On a technical level, the film manages to display a consistent tone that is filled with features of its period merged into one single story; as previously mentioned, it is an entirely different product that not only distances itself from the troubled transition it is part of, but also addresses it appropriately. Ironically, the casting choices proved to be exemplary of the problem at hand: Emil Jannings, one of the finest and most iconic silent actors, would have in The Blue Angel his last grandiose moment, while for Dietrich it is the first of six collaborations with Josef von Sternberg that launched her into superstardom. The film as a whole is a clash of two cinematic eras: Jannings’s acting is one of amplified gestures and archetypal face gestures; Dietrich commands every scene she’s in with puzzling stares and naturalistic movements. On a visual level, the film blends the harsh shadows and claustrophobic spaces of German Expressionists – the sets look like something straight out of Nosferatu, and one particular scene seems to be a direct tribute to The Cabinet of Dr. Caligari – with the subtler lighting and life-like production design of the realists. And most impressively, the film shows Sternberg’s remarkable control of sound, exploring difference in volume between sound sources and spaces adjacent to them – doors play a big role in the film’s soundscape – and the power of minimalist design: sounds the whistling of a bird, the cheers of a distant crowd and ominous footsteps come out as alive as most of the film’s images. Here Sternberg quietly incorporates the marvels of older times while welcoming new ones, setting the ground for both poetic realists and proto-noir.

But the thematic layers in The Blue Angel are perhaps even more important: this is no ordinary romance film, and Marlene Dietrich as Lola Lola is no ordinary woman. Professor Rath, though a man of immaculate credentials and steady habits, is not a family man or one of great wealth, and is surprisingly single. When he comes to the nightclub and meets Lola for the first time, the encounter inverts the power balance he is used to in the classroom, and this moment is of almost oedipal proportions: awfully clumsy, stuttering and constantly intimidated, he looks even more inexperienced than the teenagers he is trying to sermonize. As a single middle-aged man, he acts as if sexually frustrated and in desperately need of release, and therefore willing to lose the very little he has. His reputation tainted, his old life lost and his senses destroyed beyond reproach, he succumbs to Lola’s demands and idiosyncrasies until he collapses: what starts as a relationship of small compromises and relative comfort grows oppressive then near masochistic - though Sternberg seems to have cut on that part of it - before it ultimately reaches a dead end.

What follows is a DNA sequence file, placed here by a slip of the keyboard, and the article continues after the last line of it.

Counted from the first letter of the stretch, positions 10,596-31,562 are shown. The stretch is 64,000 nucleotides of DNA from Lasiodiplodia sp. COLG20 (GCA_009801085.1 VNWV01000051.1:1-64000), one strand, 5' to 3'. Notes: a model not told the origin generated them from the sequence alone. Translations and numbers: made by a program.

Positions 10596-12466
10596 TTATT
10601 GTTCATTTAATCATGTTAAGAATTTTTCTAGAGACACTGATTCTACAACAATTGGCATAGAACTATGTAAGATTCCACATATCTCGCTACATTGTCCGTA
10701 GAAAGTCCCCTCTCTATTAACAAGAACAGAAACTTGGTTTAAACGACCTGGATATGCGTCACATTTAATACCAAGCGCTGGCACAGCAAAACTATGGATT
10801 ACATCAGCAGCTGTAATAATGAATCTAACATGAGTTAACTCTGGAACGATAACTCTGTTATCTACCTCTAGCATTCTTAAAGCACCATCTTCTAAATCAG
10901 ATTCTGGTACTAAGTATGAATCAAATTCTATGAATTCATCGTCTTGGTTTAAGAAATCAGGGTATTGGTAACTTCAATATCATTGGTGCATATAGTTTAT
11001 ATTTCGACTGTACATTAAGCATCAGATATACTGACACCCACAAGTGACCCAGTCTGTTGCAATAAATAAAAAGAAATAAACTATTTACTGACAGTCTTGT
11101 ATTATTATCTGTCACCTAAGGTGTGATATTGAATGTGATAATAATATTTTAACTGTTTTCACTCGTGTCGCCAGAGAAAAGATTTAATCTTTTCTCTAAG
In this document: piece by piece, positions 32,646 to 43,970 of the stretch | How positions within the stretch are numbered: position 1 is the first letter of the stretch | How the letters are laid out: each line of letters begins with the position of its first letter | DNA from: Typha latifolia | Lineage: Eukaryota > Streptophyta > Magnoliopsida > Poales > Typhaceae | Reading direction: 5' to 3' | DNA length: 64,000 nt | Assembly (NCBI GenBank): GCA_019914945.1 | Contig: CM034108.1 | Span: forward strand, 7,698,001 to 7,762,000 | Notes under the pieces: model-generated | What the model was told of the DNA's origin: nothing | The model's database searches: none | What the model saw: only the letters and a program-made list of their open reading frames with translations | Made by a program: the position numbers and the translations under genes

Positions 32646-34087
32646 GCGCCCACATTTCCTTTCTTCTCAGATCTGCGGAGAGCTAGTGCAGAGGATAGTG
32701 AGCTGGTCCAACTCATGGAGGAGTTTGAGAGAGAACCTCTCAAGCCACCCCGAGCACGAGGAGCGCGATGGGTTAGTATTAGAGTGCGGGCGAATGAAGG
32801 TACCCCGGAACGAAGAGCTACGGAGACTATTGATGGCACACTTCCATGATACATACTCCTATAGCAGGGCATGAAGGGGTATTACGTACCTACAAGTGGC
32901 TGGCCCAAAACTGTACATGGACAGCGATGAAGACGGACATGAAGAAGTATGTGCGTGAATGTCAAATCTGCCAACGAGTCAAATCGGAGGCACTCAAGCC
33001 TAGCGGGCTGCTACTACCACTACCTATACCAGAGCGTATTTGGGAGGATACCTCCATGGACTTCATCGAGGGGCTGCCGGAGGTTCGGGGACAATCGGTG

But in a very modern twist, the fault does not fall entirely on the woman, who is usually the sole perpetrator in this kind of narrative. Lola is somewhere in between the vamps of the 1910's and the femme fatales of film noir, but her agency is much more humanized. She unashamedly sings about dangerous blonde women and falling in love again, as if to warn her spectators, and acts accordingly, perhaps a bit selfish but nevertheless liberated and honest. When she is seen backstage, at her “natural habitat,” her actions and her exhaling sexuality are given a naturalistic treatment, removing the impression of vile temptation one would expect from the film’s setting. Whether out of Sternberg’s love of his muse or his deliberately liberal framing of the subject matter, Dietrich’s Lola is free to be herself and to be taken for what she is, in an interesting form of proto-feminist that early sound cinema was particularly fond of; she ceases to be an object of desire to become subject.

The result is a narrative that is simply about the destructive nature of love, refraining from exaggerated judgments though especially interested in showing the outcome of a clash of cultures - in fact, most of the moralizing in the film seems to fall under the professor, who loses his job and is ultimately humiliated in from of his fellow town folks. Love hurts a bit more than the usual in Sternberg’s melodrama, but in the end that’s part of the game, and the show must go on.